In London, a long line of kids snakes down a busy shopping street. Passers-by stare curiously from across the road, wondering what the hell all the excitement is about. There’s a camera crew too, slowly going up and down the street to record what’s going on. Pretty much everyone in the queue is in their teens, they’re dressed exactly the same, and they’ve been slowly lining up for hours, having traveled from all over the country to come here.

It sounds like the scene you see outside Supreme every Thursday, but it’s the year 2003, we’re in Camden, not Soho, and this has got nothing to do with streetwear. Aged 15, I’d persuaded a friend’s dad to give me a lift up to London so I could see Funeral For A Friend, an emo band which, at the time, felt like the most exciting thing to happen in music (in 2017, not so much). I queued up for hours outside the Electric Ballroom just so I could be at the front of the gig, and spent the little money I’d saved on a couple of T-shirts. I left covered in sweat, my ears ringing, and feeling like I actually belonged somewhere. Myspace was in its infancy, but nobody had smartphones — let alone Instagram — so emo was the last subculture to go global before social media turned the world upside down.

Fast forward 14 years and, instead of angsty rock music, it’s rare streetwear that kids are lining up for. Nowadays, you can get music in an instant — there’s no barrier to entry there — so it’s brands, not bands, that young people are thirsting after. You can’t just walk into any shop in the world and get your hands on hype streetwear; you need to queue up for hours, navigate the resell market, or use underhand tactics to cop online. You need dedication.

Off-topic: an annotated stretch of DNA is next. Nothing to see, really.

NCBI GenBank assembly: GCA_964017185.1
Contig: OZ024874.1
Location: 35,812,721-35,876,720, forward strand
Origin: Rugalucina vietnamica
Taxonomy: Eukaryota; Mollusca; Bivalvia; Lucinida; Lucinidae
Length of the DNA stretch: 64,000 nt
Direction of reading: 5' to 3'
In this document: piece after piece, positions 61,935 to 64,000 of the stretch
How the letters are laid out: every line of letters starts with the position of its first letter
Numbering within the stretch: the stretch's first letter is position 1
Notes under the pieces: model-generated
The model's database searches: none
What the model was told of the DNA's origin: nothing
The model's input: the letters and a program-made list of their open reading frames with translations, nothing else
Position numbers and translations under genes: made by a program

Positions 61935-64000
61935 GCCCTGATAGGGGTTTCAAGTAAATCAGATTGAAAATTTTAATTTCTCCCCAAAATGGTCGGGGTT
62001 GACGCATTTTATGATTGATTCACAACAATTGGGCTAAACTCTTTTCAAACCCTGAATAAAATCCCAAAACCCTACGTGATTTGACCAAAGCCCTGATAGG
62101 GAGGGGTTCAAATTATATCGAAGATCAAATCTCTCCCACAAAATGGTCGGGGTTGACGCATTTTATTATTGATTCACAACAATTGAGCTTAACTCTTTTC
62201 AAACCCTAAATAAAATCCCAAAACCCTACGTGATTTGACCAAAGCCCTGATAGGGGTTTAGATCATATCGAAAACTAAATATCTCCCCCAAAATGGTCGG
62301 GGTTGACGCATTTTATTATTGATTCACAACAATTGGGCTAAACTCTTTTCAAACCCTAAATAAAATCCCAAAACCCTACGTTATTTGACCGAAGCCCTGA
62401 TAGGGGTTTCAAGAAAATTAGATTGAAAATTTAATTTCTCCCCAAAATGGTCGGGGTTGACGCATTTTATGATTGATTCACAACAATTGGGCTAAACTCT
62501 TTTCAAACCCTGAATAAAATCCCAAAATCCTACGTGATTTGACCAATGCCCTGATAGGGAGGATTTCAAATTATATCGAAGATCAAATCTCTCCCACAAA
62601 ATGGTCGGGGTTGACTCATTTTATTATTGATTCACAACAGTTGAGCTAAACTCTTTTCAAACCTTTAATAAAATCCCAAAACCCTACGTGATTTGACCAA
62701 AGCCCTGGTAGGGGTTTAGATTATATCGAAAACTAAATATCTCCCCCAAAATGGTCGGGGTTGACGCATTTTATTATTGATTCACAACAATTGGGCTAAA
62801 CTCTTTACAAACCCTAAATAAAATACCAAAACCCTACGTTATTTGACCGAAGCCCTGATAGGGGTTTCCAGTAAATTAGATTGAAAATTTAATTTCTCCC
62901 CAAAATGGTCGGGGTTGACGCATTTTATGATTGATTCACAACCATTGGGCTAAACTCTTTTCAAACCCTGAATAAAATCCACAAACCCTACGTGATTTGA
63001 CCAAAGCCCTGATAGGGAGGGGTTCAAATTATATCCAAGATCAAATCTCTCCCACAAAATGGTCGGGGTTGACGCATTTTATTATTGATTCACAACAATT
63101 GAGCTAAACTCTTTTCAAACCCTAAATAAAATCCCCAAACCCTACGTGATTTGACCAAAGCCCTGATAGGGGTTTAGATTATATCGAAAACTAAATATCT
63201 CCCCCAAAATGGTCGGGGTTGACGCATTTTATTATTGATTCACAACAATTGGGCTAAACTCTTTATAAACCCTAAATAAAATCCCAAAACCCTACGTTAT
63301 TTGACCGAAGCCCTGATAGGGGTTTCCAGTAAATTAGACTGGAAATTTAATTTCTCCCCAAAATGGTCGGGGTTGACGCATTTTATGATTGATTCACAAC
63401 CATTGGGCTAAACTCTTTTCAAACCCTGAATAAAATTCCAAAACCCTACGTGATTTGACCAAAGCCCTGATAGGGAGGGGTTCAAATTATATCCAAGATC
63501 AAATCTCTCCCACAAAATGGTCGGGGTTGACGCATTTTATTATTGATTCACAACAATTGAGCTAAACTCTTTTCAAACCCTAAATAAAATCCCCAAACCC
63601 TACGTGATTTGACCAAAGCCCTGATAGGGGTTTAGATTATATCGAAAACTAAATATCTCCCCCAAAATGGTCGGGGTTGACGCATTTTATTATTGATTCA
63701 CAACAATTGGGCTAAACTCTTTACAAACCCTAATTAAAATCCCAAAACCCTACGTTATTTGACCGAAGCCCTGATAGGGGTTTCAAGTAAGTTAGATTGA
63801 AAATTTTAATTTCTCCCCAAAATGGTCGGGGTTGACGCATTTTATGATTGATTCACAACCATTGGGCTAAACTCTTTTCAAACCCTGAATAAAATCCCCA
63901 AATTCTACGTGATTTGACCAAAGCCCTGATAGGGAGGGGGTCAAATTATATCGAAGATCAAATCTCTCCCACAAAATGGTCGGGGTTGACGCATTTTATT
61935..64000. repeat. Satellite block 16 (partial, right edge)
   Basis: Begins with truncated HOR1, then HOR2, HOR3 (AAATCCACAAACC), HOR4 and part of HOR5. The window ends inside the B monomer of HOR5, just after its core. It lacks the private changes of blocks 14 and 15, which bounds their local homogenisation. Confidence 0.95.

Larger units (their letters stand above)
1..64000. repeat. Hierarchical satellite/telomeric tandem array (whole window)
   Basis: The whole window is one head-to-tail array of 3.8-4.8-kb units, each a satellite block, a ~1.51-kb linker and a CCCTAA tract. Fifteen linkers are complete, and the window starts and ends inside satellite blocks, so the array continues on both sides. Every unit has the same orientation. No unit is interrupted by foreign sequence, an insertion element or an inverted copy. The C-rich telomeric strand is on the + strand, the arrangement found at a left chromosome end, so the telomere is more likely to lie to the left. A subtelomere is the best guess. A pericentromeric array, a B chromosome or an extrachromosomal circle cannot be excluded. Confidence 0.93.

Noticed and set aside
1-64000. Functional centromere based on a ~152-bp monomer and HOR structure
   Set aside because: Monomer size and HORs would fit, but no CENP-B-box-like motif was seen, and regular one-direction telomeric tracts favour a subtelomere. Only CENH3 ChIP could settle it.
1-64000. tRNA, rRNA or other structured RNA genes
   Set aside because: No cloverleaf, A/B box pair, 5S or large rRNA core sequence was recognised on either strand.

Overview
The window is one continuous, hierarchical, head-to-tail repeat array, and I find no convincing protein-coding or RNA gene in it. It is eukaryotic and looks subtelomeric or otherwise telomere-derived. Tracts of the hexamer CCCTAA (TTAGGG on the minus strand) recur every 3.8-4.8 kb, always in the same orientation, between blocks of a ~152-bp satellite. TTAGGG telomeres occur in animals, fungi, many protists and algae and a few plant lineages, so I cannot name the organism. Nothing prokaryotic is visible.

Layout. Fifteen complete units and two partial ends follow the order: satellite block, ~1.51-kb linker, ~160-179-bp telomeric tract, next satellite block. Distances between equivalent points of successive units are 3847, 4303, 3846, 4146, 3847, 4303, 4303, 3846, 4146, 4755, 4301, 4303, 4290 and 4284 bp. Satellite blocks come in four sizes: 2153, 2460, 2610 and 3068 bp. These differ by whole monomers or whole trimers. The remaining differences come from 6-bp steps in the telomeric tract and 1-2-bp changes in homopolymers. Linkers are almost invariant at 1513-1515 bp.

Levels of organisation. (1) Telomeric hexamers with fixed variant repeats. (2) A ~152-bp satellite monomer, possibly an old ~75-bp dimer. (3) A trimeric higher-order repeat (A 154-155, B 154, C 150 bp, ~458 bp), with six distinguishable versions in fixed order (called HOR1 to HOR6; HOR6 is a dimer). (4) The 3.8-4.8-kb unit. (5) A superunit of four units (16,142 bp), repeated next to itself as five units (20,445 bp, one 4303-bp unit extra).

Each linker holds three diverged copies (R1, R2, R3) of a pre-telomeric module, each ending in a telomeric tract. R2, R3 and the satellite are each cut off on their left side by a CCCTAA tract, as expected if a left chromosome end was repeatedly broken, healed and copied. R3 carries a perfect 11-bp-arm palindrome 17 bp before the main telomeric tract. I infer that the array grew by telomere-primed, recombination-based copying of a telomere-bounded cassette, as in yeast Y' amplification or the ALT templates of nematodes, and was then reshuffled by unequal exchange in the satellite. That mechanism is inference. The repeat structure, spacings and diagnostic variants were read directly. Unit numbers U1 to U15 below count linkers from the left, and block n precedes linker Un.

Just like the punks, mods, terrace casuals and emo kids, the 2017 streetwear scene is a close-knit gathering of like-minded people who are using their clothing — their uniforms — to express themselves. It’s what youth culture is all about; committing yourself to the cause is a right of passage, and it makes you feel both individual and part of something bigger.

In case you’ve been living under a rock for the past few years, streetwear is massive now. What started as a bunch of guys obsessing over niche brands that no one else had heard of has evolved into a global youth movement, one that’s made even bigger thanks to social media. Everyone’s younger now — most of the kids lining up outside Supreme every Thursday are in their teens — but streetwear has become the go-to look for guys everywhere.

Streetwear is inescapable: you can buy it from Louis Vuitton or H&M, from luxury boutiques or counterfeit tourist markets. The style is so ubiquitous now that pretty much every single collection of men’s clothing made today borrows from streetwear’s uniform of sneakers, hoodies and graphic tees — whether it’s from up-and-coming Instagram brands or million-dollar fashion houses. Streetwear and runway fashion have been blurring together for years, but the grand unveiling of Supreme x Louis Vuitton back in January completely obliterated what was left of the wall separating the two.

It’s not just streetwear’s style that’s everywhere, it’s the philosophy, too. The culture’s obsession with limited edition, blink-and-you’ll-miss-it product has been copied by the rest of the industry. It’s not enough to just make stuff and sell it anymore, people need to be tearing each other to pieces to buy your latest product. Brands seem to think that making something exclusive is a shortcut to making it desirable. Let’s do a collab! is the stock answer for out-of-touch marketing teams everywhere.